In addition, in some jurisdictions, such as South Africa, under the “sister ship” theory of liability, a claimant may arrest both the vessel that is subject to the claimant’s maritime lien and any “associated” vessel, which is any vessel owned or controlled by the same owner. Claimants could try to assert “sister ship” liability against one vessel in our fleet for claims relating to another of our ships.

Most insurance underwriters make it a condition for insurance coverage that a vessel be certified as “in class” by a classification society which is a member of the International Association of Classification Societies. All of our vessels are certified as being “in class” by Lloyd’s Register of Shipping, Bureau Veritas, NKK, Det Norske Veritas (“DNV”) & Germanischer Lloyd, the Korean Register of Shipping and the American Bureau of Shipping.

Compliance with safety and other requirements imposed by classification societies may be very costly and may adversely affect our business.

The hull and machinery of every commercial vessel must be classed by a classification society authorized by its country of registry. The classification society certifies that a vessel is safe and seaworthy in accordance with the applicable rules and regulations of the country of registry of the vessel and the International Convention for Safety of Life at Sea, or “SOLAS”, and all vessels must be awarded ISM certification.

A vessel must undergo annual surveys, intermediate surveys and special surveys. In lieu of a special survey, a vessel’s machinery may be on a continuous survey cycle, under which the machinery would be surveyed periodically over a five-year period. Each of the vessels in our fleet is on a special survey cycle for hull inspection and a continuous survey cycle for machinery inspection.

If any vessel does not maintain its class or fails any annual, intermediate or special survey, and/or loses its certification, the vessel will be unable to trade between ports and will be unemployable, and we could be in violation of certain covenants in our loan agreements. This would negatively impact our operating results and financial condition.

Risks Relating to Our Key Employees and Our Manager

Our business depends upon certain employees who may not necessarily continue to work for us.

Our future success depends to a significant extent upon our chief executive officer, Dr. John Coustas, and certain members of our senior management and that of our Manager. Dr. Coustas has substantial experience in the container shipping industry and has worked with us and our Manager for many years. He and others employed by us and our Manager are crucial to the execution of our business strategies and to the growth and development of our business. In addition, under the terms of our credit facilities and other financing arrangements, Dr. Coustas ceasing to serve as our Chief Executive Officer and a director of our Company, would give rise to the lenders being able to require us to repay in full debt outstanding under such agreements. If these certain individuals were no longer to be affiliated with us or our Manager, or if we were to otherwise cease to receive advisory services from them, we may be unable to recruit other employees with equivalent talent and experience, and our business and financial condition may suffer as a result.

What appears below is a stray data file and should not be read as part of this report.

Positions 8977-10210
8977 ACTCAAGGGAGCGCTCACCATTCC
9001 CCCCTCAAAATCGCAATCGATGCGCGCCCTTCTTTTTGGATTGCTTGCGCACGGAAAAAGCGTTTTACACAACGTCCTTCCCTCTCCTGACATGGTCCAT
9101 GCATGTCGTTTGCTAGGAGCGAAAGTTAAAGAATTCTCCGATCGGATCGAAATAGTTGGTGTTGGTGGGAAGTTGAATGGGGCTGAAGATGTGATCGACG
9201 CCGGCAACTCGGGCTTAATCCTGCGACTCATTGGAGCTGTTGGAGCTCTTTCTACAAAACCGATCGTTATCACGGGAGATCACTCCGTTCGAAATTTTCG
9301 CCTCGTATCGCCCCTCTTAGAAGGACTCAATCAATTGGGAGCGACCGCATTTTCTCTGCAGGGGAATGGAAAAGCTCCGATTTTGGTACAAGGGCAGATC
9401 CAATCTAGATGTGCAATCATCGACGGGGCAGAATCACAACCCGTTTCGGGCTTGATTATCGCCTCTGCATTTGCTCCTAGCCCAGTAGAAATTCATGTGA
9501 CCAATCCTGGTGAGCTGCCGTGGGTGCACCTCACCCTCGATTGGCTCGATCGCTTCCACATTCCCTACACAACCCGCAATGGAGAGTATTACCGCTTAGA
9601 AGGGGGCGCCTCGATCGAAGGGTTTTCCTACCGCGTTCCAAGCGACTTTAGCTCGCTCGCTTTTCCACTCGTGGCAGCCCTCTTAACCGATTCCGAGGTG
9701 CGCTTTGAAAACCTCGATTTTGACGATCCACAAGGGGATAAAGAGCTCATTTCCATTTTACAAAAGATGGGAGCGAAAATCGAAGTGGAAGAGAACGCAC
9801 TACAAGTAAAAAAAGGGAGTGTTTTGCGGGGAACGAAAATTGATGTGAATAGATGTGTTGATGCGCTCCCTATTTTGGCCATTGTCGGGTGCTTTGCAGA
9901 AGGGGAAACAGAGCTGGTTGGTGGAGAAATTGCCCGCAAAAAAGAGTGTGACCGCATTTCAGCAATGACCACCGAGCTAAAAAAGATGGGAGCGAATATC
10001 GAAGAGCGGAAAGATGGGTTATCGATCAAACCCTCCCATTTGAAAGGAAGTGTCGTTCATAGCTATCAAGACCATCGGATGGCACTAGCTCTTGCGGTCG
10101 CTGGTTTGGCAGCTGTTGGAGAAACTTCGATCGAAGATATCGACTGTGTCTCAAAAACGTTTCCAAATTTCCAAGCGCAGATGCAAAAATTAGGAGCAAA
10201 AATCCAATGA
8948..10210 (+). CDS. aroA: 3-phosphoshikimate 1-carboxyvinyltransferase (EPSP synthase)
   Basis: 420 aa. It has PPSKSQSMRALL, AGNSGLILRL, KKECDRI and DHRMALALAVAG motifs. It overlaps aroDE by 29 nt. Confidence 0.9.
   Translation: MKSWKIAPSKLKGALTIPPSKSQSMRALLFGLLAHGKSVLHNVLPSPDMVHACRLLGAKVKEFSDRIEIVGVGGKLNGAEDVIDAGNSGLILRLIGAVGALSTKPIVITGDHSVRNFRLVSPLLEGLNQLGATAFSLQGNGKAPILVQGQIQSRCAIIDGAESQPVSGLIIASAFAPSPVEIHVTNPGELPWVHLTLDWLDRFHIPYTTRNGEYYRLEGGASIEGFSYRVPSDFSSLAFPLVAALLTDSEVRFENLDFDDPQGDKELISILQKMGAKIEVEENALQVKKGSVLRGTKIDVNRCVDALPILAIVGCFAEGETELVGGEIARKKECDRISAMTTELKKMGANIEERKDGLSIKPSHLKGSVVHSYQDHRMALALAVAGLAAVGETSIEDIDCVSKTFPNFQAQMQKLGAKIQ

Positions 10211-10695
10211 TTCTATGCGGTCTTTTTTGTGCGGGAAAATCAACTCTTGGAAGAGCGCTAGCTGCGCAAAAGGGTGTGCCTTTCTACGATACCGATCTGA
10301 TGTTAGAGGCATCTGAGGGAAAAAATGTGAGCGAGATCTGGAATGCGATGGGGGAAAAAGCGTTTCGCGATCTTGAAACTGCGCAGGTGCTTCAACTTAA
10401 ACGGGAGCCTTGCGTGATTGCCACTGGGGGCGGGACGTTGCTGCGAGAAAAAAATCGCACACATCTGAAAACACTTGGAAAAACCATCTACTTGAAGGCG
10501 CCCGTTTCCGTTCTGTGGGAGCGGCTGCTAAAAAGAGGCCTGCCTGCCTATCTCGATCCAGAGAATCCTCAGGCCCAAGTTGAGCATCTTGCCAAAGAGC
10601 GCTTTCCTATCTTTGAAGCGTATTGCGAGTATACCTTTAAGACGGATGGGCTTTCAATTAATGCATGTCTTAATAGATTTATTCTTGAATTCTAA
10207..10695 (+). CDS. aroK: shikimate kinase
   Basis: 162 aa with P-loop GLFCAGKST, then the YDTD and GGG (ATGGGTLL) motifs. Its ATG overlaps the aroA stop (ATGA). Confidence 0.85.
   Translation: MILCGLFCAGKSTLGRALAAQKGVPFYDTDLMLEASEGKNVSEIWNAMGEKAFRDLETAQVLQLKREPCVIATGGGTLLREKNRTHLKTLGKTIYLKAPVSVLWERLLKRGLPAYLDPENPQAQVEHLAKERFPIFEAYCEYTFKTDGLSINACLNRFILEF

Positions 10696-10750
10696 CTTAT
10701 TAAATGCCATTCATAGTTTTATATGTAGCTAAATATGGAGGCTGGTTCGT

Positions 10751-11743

The provisions in our restrictive covenant agreement with our chief executive officer restricting his ability to compete with us, like restrictive covenants generally, may not be enforceable.

Dr. Coustas, our chief executive officer, has entered into a restrictive covenant agreement with us under which he is precluded during the term of our management agreement with our manager, Danaos Shipping, and for one year thereafter from owning and operating drybulk ships or containerships larger than 2,500 TEUs and from acquiring or investing in a business that owns or operates such vessels. Courts generally do not favor the enforcement of such restrictions, particularly when they involve individuals and could be construed as infringing on their ability to be employed or to earn a livelihood. Our ability to enforce these restrictions, should it ever become necessary, will depend upon the circumstances that exist at the time enforcement is sought. We cannot be assured that a court would enforce the restrictions as written by way of an injunction or that we could necessarily establish a case for damages as a result of a violation of the restrictive covenants.

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In addition, DIL as trustee of the 883 Trust and Dr. Coustas are permitted to terminate the restrictive covenant agreement upon the occurrence of certain transactions constituting a “Change of Control” of the Company which are not within the control of Dr. Coustas or DIL, including where Dr. Coustas ceases to be both the Chief Executive Officer of the Company and a director of the Company without his consent in connection with a hostile takeover of the Company by a third party. Upon such an occurrence, the non-competition restrictions on our Manager under our management agreement would also cease to apply.

We depend on our manager to operate our business.